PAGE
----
On Saturday, August 3rd, a mass shooting by a white supremacist terrorist targeted Hispanic-Americans in El Paso, Texas, killing 22 people and leaving another 24 injured.
Just days later, there were a series of unannounced raids by ICE that targeted these particular communities in Mississippi, in which 680 undocumented, largely Latino immigrants, were arrested and slated for deportation back to the countries they came from.
The question Americans should ask is who is helped by these raids?
The answer is quite simple. No one is. In fact, if these immigration crackdowns continue, many, if not all Americans, will be indirectly harmed.
Those most obviously disaffected by the raids are the workers who will be deported. They will see themselves and the new American lives they recently manifested uprooted. This punishment will be for the crime of entering America in between, but not through official ports of entry. Some may be sent back to their countries of origin just for overstaying their worker’s visa that they followed the rules to obtain.
There is a larger group of Americans that will be negatively affected by this soft form of economic protectionism.
Economically populist conservatives (the “America First!” types) may insist that only employers and corporations will feel the pain from immigration restrictionism. The truth is that consumers in the areas affected by the raids will be the ones who will feel the brunt of the economic strain.
When a sector (in this case, the Mississippi food industry) loses access to a large amount of human capital (such as the work of deported employees), the labor supply in the area is artificially restricted.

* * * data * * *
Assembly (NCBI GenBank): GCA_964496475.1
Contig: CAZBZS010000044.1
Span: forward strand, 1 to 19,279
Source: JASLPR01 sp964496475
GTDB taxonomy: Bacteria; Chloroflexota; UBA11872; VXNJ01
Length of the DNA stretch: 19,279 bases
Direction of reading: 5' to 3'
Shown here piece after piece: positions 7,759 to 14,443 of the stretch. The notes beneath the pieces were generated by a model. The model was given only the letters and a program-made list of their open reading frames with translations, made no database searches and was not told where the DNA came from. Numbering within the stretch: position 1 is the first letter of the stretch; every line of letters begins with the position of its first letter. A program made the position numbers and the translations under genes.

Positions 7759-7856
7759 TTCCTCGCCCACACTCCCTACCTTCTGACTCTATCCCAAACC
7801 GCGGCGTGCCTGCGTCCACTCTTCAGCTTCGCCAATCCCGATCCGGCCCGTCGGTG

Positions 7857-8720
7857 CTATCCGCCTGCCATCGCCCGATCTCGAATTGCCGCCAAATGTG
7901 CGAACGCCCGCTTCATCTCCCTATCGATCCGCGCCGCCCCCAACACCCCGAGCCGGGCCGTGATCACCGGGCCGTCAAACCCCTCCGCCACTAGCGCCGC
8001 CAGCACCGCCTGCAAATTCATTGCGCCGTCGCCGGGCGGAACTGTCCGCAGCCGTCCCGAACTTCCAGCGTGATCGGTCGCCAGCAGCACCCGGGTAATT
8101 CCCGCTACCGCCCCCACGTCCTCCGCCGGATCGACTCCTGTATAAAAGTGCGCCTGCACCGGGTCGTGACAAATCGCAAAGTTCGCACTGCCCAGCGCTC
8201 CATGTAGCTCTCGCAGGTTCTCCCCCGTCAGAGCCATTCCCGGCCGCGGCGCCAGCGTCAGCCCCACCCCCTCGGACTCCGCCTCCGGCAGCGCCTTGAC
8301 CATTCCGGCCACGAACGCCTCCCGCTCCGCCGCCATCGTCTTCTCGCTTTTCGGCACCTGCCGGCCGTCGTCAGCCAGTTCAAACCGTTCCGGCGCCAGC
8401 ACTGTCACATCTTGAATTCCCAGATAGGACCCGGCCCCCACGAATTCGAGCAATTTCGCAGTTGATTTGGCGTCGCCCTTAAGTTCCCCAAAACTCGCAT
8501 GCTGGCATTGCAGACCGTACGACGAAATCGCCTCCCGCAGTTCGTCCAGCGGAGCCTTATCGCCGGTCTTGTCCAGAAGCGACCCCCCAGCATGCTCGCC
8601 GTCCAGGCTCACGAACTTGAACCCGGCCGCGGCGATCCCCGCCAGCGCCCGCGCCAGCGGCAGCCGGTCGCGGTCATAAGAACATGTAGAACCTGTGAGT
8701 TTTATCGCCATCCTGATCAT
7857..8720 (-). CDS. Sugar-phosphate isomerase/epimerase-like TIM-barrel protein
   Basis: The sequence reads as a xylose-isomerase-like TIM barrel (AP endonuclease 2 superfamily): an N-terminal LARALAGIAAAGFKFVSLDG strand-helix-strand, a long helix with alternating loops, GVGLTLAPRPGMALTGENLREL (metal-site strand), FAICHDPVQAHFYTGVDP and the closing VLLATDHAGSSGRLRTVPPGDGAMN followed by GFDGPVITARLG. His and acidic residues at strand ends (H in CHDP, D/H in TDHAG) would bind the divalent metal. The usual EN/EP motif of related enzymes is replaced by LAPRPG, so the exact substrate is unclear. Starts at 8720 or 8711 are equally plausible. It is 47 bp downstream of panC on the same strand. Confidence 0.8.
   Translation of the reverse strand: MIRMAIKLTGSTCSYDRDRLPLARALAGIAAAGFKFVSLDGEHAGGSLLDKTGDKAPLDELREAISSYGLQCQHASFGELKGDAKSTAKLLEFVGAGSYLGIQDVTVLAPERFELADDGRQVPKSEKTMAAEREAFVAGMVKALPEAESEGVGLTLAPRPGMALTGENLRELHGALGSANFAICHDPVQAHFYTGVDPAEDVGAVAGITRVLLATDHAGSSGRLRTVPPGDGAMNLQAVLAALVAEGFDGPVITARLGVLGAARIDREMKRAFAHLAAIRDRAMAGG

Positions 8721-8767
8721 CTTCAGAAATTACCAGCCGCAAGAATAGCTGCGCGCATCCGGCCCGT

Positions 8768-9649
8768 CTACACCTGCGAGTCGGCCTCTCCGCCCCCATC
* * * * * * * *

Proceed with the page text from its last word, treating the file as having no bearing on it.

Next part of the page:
When there is a labor shortage, employers and firms will end up producing less product than usual, which creates a shortage in the market. When the demand for the product remains the same but the supply is decreased, consumers pay higher prices for the same goods.
But the extent to which consumers will have the deck stacked against them doesn’t end there. Seeing as how their tax dollars funded the raids, they will end up footing the bill for the operation that ended up raising the cost of the goods. In addition to this twofold burden, they will see no absolutely no benefit in return.
As birth rates continue to fall among Americans citizens, the only way to stop all public-benefit programs from collapsing into insolvency is to expand America’s tax base by continuing our grand tradition of being a country of immigrants.
Seeing high levels of immigration are a net positive for America used to be a consensus view held by Republicans and Democrats alike, until the advent of Trumpist economic nationalism among the new breed of ‘National Conservatives’.
The bottom line is this– you and I will pay for the cost of these raids and deportations in more ways than the tax dollars expended on the raids. The secondary cost will be paid through higher-priced goods; especially in the food industry.
The only winners from these raids will be good feelings for the anti-immigrant Trump base, and presumably Trump’s level of approval among his biggest fans. Their feelings are born from economic illiteracy and cognitive dissonance, as it is undeniable that Americans win from having access to cheaper goods and services. It is due to high levels of immigration (and various other policies) that products are as cheap as they are today.
President Trump and the populist wing of the GOP would do well to rethink their stance on immigration, and see the negatives they’d be subjecting the country to. If the goal of nationalist policies is to help Americans, then artificially raising the cost of food and other American commodities doesn’t seem like a very nationalist thing to do.